Introduction To Stock Repair Strategy
A trader with a long position will suffer a loss when the price of the underlying security goes down. There are a few ways to reduce the losses. Why would a trader or investor want to repair a trade? The first reason is that he wants to exit at a profit or reduce his losses. The second reason which is tied to the first is that he wants to perhaps accumulate a larger position at a lower cost for he knows that over the long term of perhaps 2 years, the price of the underlying security may appreciate tremendously. In this article, we discuss a few ways to repair the trade.
For one, a trader can average down by buying more shares at a lower price. In this way, the trader reduces the average purchase price of the share. This is a good strategy for long term investors who feel that the price of the stock is drastically undervalued.
Write Covered Calls & Earn Premium Over Time
One other way is to write a call against the long position of the underlying security, collecting premium over time which acts to reduce the average purchase price of the shares.
At times, the price of the stock stays depressed over long periods of time but it may be indeed undervalued. Perhaps, considering that the stock is undervalued and there is not catalyst over the short term, the investor may write monthly or periodic call options. When the options expire worthless, the investor of trader gets to keep the premium. This premium reduces the average price over time.
However, there is a setback to this strategy. Supposing that the option writer, in this case, the investor or the trader is forced to sell the shares, this has effectively limited the investor’s upside.
For example, the investor may have purchased 100 shares of HHH Corp at a price of $50 and writes a monthly call option at a strike price of $55 at a price of $50 premium. He gets to keep the premium of $50. But at some point, the price may rise and the trader may be forced to sell his shares under his obligation as a call writer, at a price of $55. Hence, he only earns a $5 per share profit plus any premiums collected to that point.
Writing covered calls is an income strategy and a repair strategy but it also limits the upside. However, the better investors know when to write and when not to. Perhaps, for the next 6 months, without a catalyst, the investor will write call options and thus get the earn the premium. But beyond that, he refrains from writing options so as to allow the upswing in stock price to take place, capturing a sizeable amount of profit from the markets in the form of capital appreciation.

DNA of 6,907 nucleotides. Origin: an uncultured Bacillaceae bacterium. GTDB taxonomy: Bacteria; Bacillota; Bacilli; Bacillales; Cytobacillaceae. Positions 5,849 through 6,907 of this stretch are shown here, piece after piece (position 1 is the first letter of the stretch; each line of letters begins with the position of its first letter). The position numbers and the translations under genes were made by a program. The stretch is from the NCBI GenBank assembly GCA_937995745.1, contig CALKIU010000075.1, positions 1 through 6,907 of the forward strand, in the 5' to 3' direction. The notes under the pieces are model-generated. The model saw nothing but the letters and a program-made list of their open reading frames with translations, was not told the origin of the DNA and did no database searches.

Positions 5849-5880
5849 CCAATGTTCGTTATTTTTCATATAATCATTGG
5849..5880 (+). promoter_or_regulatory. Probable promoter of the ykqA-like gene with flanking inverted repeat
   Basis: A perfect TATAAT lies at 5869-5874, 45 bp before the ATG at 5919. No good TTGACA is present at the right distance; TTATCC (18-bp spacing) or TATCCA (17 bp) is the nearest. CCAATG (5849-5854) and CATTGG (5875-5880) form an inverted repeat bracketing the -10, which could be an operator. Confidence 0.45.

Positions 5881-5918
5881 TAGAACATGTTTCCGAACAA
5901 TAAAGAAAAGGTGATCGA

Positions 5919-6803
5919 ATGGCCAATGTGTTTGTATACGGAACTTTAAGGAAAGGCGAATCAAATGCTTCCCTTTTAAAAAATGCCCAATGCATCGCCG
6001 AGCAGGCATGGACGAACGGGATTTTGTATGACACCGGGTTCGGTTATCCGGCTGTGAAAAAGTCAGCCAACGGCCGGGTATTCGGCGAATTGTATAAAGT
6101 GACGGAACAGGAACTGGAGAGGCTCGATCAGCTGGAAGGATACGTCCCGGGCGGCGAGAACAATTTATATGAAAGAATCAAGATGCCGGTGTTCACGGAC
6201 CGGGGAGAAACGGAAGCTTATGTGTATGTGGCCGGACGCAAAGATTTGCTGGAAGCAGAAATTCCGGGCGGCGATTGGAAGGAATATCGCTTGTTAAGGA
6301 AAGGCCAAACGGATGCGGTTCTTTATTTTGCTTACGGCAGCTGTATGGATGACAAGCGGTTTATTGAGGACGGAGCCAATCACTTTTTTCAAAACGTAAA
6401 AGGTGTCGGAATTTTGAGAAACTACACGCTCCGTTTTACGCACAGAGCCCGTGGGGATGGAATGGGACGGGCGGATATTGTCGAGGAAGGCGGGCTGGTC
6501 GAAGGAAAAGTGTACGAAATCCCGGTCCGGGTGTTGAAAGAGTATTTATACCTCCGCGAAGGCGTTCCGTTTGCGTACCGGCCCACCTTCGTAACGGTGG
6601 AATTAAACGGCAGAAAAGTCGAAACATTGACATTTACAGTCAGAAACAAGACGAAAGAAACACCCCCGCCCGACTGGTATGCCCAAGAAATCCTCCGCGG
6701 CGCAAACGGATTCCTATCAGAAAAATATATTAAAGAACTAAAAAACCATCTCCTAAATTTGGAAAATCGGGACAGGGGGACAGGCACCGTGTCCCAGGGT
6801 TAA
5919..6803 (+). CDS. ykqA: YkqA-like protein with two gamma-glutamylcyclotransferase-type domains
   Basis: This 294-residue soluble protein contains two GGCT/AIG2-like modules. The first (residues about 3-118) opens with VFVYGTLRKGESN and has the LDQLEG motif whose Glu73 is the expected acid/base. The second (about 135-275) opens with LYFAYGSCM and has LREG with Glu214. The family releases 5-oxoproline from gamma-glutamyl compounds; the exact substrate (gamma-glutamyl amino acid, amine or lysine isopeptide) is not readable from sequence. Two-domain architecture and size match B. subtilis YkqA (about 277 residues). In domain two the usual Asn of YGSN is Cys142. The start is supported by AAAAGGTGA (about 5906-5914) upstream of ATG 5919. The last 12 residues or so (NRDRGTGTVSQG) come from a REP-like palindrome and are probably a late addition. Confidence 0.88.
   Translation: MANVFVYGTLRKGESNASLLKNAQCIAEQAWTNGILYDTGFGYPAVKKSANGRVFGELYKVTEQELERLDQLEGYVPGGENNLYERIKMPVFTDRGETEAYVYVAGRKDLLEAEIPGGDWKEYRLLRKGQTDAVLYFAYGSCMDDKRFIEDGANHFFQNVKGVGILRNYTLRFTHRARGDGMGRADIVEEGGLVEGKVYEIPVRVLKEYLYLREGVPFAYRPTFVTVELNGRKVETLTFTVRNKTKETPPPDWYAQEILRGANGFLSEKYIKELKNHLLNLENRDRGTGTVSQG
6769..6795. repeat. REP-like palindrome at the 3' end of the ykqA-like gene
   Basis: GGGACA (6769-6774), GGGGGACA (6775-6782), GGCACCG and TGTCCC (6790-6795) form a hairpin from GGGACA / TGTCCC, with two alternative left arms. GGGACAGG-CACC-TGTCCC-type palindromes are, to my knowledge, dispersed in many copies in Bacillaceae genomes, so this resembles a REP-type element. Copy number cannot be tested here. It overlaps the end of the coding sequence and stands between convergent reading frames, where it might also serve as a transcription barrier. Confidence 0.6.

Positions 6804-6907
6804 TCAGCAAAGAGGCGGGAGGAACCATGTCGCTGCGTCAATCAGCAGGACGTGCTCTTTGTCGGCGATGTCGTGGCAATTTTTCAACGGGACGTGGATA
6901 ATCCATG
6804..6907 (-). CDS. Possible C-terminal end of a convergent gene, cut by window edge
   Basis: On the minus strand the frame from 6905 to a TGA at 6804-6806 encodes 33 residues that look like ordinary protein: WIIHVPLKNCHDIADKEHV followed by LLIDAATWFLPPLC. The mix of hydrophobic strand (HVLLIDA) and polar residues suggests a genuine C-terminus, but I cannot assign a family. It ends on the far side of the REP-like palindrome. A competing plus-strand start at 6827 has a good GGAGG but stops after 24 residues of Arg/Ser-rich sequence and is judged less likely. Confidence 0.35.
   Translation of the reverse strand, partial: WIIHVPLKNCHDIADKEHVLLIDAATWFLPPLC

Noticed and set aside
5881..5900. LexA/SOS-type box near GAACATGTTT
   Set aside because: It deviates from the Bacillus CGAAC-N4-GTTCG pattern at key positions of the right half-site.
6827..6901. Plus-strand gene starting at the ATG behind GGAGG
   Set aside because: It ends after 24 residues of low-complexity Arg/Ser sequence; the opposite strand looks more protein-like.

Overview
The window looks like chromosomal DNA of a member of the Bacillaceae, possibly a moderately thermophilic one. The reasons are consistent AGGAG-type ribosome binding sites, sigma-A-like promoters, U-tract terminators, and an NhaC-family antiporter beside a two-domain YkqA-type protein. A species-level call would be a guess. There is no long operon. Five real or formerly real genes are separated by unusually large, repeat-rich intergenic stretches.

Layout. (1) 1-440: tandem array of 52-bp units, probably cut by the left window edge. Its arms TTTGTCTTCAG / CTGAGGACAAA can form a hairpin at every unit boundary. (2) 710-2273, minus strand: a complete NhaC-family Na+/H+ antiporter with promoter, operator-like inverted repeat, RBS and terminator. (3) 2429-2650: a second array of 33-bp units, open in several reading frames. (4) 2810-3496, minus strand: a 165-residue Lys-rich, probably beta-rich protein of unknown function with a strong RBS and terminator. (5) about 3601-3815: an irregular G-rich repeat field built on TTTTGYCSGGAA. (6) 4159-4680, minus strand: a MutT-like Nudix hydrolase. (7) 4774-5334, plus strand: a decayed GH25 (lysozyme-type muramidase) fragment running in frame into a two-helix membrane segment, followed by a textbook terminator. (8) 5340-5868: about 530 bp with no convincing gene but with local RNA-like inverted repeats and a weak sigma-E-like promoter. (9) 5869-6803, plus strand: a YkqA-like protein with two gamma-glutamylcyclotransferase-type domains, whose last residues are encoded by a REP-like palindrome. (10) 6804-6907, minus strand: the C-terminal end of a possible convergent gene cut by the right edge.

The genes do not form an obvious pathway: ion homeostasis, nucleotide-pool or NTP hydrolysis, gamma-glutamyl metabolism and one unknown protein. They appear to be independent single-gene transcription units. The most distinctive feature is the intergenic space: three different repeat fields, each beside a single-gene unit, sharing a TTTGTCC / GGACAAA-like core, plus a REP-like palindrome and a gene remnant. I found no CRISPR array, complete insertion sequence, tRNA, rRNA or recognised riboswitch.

Read : General Overview Of Covered Calls
Execute A Call Ratio Spread To Lower The Breakeven Point
Another way is to execute the stock repair strategy which involves a call ratio spread. This is done by buying one at the money call and selling 2 out of the money calls.
The stock repair strategy helps to reduce the breakeven price point and allows the trader to exit the trade without losing money. And this is done at no cost to the trader. The premiums collected from the writing of out of the money calls allows the trader to buy an at the money call to capture any upside price moves of the underlying security.
Advantage of using the stock repair strategy using a call ratio spread
The advantage of using the stock repair strategy is that it allows the trader to exit the trade without making a loss. Also, executing the stock repair strategy does not require any capital outlay.
Disadvantages of a stock repair strategy using a call ratio spread
While the trader can exit the trade without a loss, the trader stands no chance of ever making a profit. This is not for long term investors who project that the price of the underlying security will rise over time.
Executing a stock repair strategy with a call ratio spread
For every 100 shares of the underlying security owned, 1 at the money call is purchased and 2 out of the money calls is sold.
The price of ABC Corporation is trading at $40. Unexpectedly, the stock drops to $30. The investor wants to get out of the trade quickly and does not want to suffer a loss on the trade. He buys a December 30 call at $2 and shorts 2 out of the money December 35 calls at $1 each
Total cost of buying 1 ATM call and shorting 2 OTM calls is:
$200 – $100 – $100 = 0
The investor has not spent any money on the call ratio spread to repair the loss of value on the long stock positions.
When the price of ABC rises to $35 on expiration date of the options, the long call is now worth $5.
$5 – $2 = $3
$3 x 100 = $300
Therefore, $300 is made on the long call.
The 2 short call contracts expire worthless on expiration date. The trader gets to keep $200 on the short call contracts.
The stock loses a value of :
$40 – $35 = $5
$5 x 100 = $500
The stock loses a value of $500.
$300 + $200 = $500
$500 is the gain on option contracts.
$500(gain on options) – $500(loss on value of stocks) = 0 (no net gain)
Hence, the trader gets out of the entire trade by using a call ratio spread and just breaks even without a loss or profit.
Even if the stock of ABC trades at $100, no profit can be realised. The advantage to this though is that there is no additional downside risk to the trade.